The Department of the Interior’s Fish and Wildlife Service has determined that the “best scientific and commercial data available indicate that wolves in Wyoming are recovered and no longer meet the definition of endangered or threatened under the Endangered Species Act….” Proposed rule changes are suggested in accordance with this presumed development, though implementation would require, in addition to finalization of the rules, that the State of Wyoming make certain statutory and regulatory changes. The Service assumes, probably correctly, that there will be little or no resistance by Wyoming officials since the changes will mean that wolves will no longer be protected in most of the state.
The plan to delist wolves in Wyoming is part of a trend on the part of the U.S. Fish and Wildlife Service to reduce protection of wolves throughout North America, as discussed here in May.
Comments Sought by U.S. Fish and Wildlife Service
The Service seeks comment on a number of questions on its Wyoming proposal, some of which are troubling, given the conclusions the agency has already reached. The questions are:
(1) Is our description and analysis of the biology, population, and distribution accurate?
(2) Does the proposed rule provide accurate and adequate review and analysis of the factors relating to the threats?
(3) Are the conclusions we reach, including their projection of maintenance of a viable population, logical and supported by the evidence provided?
(4) Did we include all the necessary and pertinent literature to support our assumptions, arguments, and conclusions?
(5) Is it reasonable for us to conclude that Wyoming’s approach to wolf management is likely to maintain Wyoming’s wolf population above recovery levels?
(6) Is it reasonable for us to conclude that Wyoming’s approach to wolf management is likely to provide for sufficient levels of gene flow (either natural or human assisted) to prevent genetic problems from negatively impacting the GYA’s population or the larger NRM metapopulation in a manner that would meaningfully impact viability?
The Service has scheduled a public hearing on the proposal to take place on November 15, 2011, at Central Wyoming College in Riverton, Wyoming. (More information available at 307-855-2000.) The Service is also required to subject its proposal to a peer review panel, which will post its assessment online at www.regulations.gov. As of this writing, the peer review assessment has not been posted.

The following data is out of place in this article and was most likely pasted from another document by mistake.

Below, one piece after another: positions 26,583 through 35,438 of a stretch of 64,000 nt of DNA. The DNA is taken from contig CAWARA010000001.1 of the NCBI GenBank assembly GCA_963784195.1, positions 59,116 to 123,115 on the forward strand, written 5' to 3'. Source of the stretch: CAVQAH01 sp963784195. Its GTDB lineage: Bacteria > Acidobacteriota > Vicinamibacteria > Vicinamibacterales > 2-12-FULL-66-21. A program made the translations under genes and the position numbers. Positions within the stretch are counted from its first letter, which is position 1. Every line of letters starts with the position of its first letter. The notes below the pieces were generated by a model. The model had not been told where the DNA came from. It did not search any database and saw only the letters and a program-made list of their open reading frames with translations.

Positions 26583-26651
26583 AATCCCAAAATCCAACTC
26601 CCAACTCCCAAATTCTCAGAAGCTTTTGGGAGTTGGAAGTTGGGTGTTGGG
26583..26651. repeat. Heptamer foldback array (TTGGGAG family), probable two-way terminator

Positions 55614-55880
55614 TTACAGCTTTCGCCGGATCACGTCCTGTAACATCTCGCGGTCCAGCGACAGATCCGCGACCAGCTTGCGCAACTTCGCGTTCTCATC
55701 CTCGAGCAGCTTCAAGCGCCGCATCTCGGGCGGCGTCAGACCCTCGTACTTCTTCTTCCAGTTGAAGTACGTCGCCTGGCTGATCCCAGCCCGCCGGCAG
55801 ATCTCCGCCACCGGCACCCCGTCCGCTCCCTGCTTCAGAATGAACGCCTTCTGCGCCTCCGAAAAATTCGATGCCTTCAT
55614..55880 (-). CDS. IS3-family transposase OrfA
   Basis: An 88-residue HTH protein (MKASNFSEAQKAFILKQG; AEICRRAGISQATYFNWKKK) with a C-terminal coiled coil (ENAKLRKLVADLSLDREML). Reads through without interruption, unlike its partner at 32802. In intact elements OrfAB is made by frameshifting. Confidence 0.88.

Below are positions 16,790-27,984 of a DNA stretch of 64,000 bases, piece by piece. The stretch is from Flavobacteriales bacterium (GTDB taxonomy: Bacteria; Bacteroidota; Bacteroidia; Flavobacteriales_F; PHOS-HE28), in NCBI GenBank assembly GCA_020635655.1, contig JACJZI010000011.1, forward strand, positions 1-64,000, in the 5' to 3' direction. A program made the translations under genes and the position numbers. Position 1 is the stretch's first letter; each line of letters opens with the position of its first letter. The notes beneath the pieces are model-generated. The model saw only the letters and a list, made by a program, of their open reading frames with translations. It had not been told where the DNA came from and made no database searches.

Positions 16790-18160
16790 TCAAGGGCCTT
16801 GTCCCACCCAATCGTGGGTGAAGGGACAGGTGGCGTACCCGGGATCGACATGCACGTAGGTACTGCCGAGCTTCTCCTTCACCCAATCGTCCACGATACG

Endangered Wolf Listings
The Service has in the past listed four subspecies of the gray wolf as endangered:
1. Canis lupus lycaon, the eastern timber wolf (32 Fed. Reg. 4001, March 11, 1967).
2. Canis lupus irremotus, Northern Rocky Mountain gray wolf (38 Fed. Reg. 14678, June 4, 1973).
3. Canis lupus baileyi, Mexican wolf (41 Fed. Reg. 17736, April 28, 1976).
4. Canis lupus monstrabalis, Texas gray wolf (41 Fed. Reg. 24062, June 14, 1976).
In 1978, the Service decided to stop worrying about subspecies and listed the entire species of the gray wolf as endangered in the 48 coterminous states and Mexico. Recovery plans were generated for the Great Lakes area (1978), the northern Rocky Mountains (1980), and the Southwest (1982). Gray wolves were reintroduced into central Idaho and Yellowstone National Park. The distribution of Northern Rocky Mountain gray wolves is shown in the first map, where each number represents a pack. (Double click to enlarge.)
Department of Interior’s Efforts to Delist
In 2000, gray wolves in the northern Rocky Mountains reached numerical and distributional recovery goals, and delistings began until the Service’s actions were contested by environmental groups and overturned in federal courts in Oregon, Vermont, and Montana, in decisions in 2005, 2008, and 2010. Despite its trend towards finding the wolves no longer in need of much protection, the Service fought Wyoming over a plan that the Service said would not ensure the state’s share of the “recovered” gray wolf population. Eventually, with Wyoming making some revisions to its laws and management plan, the Service pulled out of this battle. Again, an environmental group, the Defenders of Wildlife, took the Service to court and won. What happened next is described in the Service’s own words, which makes one wonder if the agency always knows what it’s doing: